By Rachel Stengel and Amar Kapadia
Former Gov. Brendan T. Byrne said in a talk at Rider this week that he wishes he handled the development of legalized gambling in Atlantic City differently.
He discussed the issue of zoning and the power given to the municipality of Atlantic City on Tuesday, April 14, at a question-and-answer session in Daly’s Mercer Room with Ben Dworkin of the Rebovich Institute for New Jersey Politics.
“We should have done a lot more on how Atlantic City was zoned,” he said. “We should not have given as much power to the municipality of Atlantic City as we did. I could have done a better job.”
Atlantic City recently has faced a four-year decline in tourism due to the economic downturn and competition from surrounding states.
On Tuesday, April 19, the Casino Reinvestment Development Authority (CRDA) voted to turn over control of certain responsibilities from the municipality of Atlantic City to the state. A Tourism District will be developed, which will include the casino district. The CRDA will take control of the Tourism District beginning May 1. The state will now control the planning, zoning, public safety and cleanliness of the city.
It’s hard to imagine now, but at one point in time, there was no Meadowlands Arena. Even harder to fathom was that there was no casino gambling in either Atlantic City or anywhere else in the state. There was no state financing for public schools, the Pinelands were not protected and getting around was difficult because there was no New Jersey Transit. All this and more came under Byrne’s administration.
Byrne, 87, a native of West Orange, N.J., is a graduate of Princeton University and Harvard Law School. He was also a B-17 navigator in WWII.
Byrne began his career as a clerk for Judge Joseph Weintraub, who later became a New Jersey Supreme Court Justice. In 1956, he worked as Gov. Robert B. Meyner’s executive secretary and later was appointed Essex County Prosecutor. While Byrne worked alongside Meyner, he made a vow to be a catalyst for change.
“If I ever become governor, I’m not going to wait for things to happen,” he said. “I’m going to make them happen.”
Subsequently, Byrne was appointed appointed as a judge on the Superior Court of New Jersey by William T. Cahill.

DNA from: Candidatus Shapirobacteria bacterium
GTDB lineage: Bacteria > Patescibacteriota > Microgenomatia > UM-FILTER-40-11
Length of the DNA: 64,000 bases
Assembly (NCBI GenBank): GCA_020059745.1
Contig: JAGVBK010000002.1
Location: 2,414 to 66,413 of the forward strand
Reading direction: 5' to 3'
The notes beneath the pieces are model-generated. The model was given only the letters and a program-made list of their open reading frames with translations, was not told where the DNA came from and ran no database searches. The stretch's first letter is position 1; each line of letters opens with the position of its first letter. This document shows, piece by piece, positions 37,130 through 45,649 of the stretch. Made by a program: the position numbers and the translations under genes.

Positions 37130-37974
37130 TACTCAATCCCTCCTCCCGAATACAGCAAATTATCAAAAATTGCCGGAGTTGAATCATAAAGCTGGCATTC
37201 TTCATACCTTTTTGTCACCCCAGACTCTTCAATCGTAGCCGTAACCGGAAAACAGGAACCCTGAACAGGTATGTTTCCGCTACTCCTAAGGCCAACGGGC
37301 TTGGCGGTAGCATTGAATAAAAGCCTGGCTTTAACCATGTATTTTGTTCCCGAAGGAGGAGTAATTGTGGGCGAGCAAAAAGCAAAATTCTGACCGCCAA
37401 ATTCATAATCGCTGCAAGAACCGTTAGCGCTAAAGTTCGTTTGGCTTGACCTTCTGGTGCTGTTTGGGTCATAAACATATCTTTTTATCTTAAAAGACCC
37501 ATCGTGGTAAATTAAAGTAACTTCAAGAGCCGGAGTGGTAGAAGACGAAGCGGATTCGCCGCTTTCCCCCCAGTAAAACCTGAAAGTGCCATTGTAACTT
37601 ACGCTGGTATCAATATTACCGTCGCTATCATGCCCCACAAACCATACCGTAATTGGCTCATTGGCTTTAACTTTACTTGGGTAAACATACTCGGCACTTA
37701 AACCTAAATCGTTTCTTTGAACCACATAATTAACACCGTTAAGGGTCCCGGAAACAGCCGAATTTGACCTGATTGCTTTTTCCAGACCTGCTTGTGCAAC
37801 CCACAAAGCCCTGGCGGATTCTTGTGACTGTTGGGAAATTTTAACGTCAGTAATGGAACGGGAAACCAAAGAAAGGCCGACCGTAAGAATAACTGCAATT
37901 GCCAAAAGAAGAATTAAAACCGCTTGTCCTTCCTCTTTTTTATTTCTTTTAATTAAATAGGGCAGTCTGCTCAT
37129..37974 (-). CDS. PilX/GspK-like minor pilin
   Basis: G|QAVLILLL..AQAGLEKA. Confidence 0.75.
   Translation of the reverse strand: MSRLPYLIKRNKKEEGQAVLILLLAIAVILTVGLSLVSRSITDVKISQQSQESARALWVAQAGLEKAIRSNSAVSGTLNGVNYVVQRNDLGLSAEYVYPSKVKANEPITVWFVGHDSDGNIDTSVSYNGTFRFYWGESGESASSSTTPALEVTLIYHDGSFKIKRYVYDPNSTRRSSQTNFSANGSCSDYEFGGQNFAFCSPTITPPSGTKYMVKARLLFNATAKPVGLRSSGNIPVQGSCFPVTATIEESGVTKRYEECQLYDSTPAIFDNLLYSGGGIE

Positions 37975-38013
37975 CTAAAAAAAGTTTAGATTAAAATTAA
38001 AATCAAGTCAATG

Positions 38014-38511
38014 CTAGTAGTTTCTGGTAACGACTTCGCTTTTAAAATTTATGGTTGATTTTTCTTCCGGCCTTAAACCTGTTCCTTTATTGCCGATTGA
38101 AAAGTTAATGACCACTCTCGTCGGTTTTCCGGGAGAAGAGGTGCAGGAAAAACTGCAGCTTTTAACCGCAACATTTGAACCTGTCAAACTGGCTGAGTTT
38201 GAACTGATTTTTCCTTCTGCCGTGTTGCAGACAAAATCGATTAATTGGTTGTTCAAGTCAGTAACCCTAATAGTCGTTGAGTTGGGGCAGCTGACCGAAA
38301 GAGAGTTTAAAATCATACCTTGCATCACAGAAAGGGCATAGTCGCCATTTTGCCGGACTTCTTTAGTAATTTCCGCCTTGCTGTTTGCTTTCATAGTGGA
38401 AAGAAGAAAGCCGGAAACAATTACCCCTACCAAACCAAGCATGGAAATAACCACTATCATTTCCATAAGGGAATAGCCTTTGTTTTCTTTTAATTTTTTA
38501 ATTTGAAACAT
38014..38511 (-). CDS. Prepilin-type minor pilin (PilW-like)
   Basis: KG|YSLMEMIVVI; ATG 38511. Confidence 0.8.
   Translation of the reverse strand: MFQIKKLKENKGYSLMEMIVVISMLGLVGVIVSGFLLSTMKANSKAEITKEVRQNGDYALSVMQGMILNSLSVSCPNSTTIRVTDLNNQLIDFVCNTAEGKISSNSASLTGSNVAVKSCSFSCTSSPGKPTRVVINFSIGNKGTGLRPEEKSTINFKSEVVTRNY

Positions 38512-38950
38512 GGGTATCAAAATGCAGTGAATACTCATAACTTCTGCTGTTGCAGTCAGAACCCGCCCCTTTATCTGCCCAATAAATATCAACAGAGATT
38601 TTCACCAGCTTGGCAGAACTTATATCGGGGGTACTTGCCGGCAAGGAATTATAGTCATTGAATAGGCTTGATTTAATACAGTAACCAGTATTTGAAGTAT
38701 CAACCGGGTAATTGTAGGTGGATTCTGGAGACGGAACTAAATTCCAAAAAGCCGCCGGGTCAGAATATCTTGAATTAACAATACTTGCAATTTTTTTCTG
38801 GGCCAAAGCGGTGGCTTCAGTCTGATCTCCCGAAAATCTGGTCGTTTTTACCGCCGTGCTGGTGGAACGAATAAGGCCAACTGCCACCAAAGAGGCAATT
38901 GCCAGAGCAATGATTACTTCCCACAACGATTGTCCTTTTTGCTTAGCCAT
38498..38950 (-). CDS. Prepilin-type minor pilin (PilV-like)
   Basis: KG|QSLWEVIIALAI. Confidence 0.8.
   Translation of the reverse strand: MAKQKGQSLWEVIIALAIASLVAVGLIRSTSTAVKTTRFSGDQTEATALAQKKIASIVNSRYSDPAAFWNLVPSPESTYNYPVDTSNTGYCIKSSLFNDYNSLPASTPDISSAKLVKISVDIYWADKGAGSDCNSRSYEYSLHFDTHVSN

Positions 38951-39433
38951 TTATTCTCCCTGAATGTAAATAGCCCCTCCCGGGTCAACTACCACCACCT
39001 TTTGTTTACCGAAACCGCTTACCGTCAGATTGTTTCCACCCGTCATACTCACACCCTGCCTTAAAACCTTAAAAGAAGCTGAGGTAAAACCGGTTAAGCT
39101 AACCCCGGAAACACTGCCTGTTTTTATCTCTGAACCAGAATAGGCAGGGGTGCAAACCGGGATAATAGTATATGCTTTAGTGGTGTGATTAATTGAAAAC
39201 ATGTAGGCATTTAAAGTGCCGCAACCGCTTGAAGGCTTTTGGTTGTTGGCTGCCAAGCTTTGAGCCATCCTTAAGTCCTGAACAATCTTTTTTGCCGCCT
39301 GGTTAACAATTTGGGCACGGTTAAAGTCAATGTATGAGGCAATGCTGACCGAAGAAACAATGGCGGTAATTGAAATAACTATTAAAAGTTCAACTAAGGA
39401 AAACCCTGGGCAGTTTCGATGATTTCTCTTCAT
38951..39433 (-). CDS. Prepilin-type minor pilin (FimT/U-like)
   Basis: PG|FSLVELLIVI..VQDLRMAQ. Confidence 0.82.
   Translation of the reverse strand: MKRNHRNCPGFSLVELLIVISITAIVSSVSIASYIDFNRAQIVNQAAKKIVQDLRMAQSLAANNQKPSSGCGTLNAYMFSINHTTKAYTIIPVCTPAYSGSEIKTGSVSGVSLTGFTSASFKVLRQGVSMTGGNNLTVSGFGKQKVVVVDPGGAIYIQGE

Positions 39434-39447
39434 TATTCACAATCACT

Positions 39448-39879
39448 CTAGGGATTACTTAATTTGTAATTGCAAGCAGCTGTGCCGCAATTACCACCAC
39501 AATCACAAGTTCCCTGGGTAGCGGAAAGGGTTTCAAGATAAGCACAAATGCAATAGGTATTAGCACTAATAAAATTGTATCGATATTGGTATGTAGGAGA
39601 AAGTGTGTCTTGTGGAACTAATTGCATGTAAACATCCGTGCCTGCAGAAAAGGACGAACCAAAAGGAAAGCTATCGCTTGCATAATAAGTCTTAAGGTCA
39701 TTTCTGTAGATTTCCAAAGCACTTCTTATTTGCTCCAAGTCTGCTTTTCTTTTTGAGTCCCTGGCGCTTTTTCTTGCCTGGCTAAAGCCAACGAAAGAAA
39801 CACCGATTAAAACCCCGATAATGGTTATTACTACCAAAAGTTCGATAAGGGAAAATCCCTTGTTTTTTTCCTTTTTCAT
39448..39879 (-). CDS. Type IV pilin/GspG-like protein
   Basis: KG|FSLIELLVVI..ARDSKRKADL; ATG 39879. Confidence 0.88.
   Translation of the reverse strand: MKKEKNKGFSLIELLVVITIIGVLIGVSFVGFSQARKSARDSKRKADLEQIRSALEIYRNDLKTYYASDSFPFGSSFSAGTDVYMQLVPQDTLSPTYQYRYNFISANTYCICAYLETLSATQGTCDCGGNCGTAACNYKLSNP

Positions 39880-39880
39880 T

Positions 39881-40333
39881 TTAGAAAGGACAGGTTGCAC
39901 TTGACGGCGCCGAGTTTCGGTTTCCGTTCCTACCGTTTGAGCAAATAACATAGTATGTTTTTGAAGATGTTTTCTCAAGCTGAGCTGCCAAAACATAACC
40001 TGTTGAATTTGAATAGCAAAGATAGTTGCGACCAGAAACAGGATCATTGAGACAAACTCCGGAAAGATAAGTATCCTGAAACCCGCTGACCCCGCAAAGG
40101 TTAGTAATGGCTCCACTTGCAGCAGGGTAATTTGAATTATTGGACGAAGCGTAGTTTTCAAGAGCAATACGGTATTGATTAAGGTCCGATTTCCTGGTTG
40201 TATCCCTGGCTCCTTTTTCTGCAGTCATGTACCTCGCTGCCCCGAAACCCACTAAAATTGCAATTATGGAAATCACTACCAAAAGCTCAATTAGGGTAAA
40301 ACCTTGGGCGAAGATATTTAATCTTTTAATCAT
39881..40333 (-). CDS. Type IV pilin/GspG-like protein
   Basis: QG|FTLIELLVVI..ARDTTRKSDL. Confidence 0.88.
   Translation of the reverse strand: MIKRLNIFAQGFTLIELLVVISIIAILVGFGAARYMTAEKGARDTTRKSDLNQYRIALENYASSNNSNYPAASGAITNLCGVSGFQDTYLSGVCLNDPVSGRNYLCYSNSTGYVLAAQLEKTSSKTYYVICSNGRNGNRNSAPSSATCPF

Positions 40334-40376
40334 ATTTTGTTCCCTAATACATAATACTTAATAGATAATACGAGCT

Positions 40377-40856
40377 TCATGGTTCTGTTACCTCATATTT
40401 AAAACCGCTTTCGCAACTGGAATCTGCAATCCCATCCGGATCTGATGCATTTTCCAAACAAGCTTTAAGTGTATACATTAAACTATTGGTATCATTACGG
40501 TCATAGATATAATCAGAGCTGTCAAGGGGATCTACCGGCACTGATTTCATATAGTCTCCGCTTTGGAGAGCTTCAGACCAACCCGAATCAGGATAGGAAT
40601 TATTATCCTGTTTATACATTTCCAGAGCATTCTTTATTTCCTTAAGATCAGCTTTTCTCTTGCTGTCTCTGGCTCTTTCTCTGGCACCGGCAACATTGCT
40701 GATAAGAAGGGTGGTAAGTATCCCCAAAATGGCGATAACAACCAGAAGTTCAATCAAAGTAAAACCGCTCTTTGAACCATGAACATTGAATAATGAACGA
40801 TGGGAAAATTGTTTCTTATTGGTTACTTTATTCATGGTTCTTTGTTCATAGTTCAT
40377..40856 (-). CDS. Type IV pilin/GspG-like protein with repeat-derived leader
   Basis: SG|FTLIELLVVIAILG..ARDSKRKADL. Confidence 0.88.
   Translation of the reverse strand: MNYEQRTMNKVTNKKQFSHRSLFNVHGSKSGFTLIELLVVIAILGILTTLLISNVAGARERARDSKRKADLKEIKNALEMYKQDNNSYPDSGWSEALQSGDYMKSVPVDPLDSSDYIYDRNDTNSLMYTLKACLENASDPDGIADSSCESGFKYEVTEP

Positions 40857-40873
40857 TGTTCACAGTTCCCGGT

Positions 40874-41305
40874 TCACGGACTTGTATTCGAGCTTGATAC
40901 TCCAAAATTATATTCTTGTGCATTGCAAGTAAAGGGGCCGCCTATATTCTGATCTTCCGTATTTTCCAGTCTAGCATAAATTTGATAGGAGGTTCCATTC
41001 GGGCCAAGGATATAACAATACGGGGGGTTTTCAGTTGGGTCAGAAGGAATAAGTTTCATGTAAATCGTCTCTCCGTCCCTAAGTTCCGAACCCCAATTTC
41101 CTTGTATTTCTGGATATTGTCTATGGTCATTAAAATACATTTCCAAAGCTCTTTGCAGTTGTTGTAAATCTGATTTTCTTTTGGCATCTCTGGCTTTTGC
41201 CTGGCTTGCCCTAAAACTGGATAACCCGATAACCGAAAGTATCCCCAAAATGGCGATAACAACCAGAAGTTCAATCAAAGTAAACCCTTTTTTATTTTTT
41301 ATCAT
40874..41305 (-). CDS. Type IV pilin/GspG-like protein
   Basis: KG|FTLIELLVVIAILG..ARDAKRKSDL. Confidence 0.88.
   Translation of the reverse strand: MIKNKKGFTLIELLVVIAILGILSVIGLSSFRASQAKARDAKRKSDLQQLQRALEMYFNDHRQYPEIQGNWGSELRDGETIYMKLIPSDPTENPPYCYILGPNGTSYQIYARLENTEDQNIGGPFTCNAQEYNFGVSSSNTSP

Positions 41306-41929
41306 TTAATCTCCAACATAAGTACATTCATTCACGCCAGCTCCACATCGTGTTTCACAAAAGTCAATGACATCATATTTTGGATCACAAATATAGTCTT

Byrne resigned as a Superior Court judge to run for governor in 1973. After much campaigning, Byrne won the election and his historic, two-term career as New Jersey Governor began.
Establishing the New Jersey state income tax is one of Byrne’s lasting legacies. According to the Rutgers Eagleton Institute of Politics, Byrne’s controversial school finance and tax reform program, enacted in 1976, increased the state’s share of public school costs to meet a State Supreme Court mandate in the Robinson v. Cahill decision, and provided a variety of other forms of property tax relief, all financed by the first state income tax.
Byrne ordered New Jersey schools to be closed in order for the legislature to approve new financing. He claimed that his income tax system would be beneficial to New Jersey.
“I wouldn’t take anything else,” Byrne said. “I could have put together a patchwork of taxes that would have gotten me by. I figured as long as we’re doing this, we might as well do it right.”
Byrne still faced opposition to his income tax legislation during his reelection campaign in 1977. He claimed that members of his own cabinet did not believe he could win the votes. Confidence from his Attorney General, John Degnan, inspired Byrne to pursue a second term. He won the election and continued his historic term as governor.
Again, the governor was faced with opposition as he attempted to legalize gambling. The governor of Florida at the time mocked Byrne’s attempt to legalize casino gambling. He compared legalizing gambling to believing in the Tooth Fairy, according to Byrne.
With the current education reforms proposed by Governor Chris Christie, education is a front page topic. Byrne was asked whether money makes a difference in education. He said that the state has the money necessary to fund education, but it ultimately boils down to students’ motivation to learn.
“A lot of people are not interested in being educated,” he said. “It’s not that the teachers’ can’t teach, but that the students don’t want to learn. It’s challenging to try to get the students more motivated to learn.”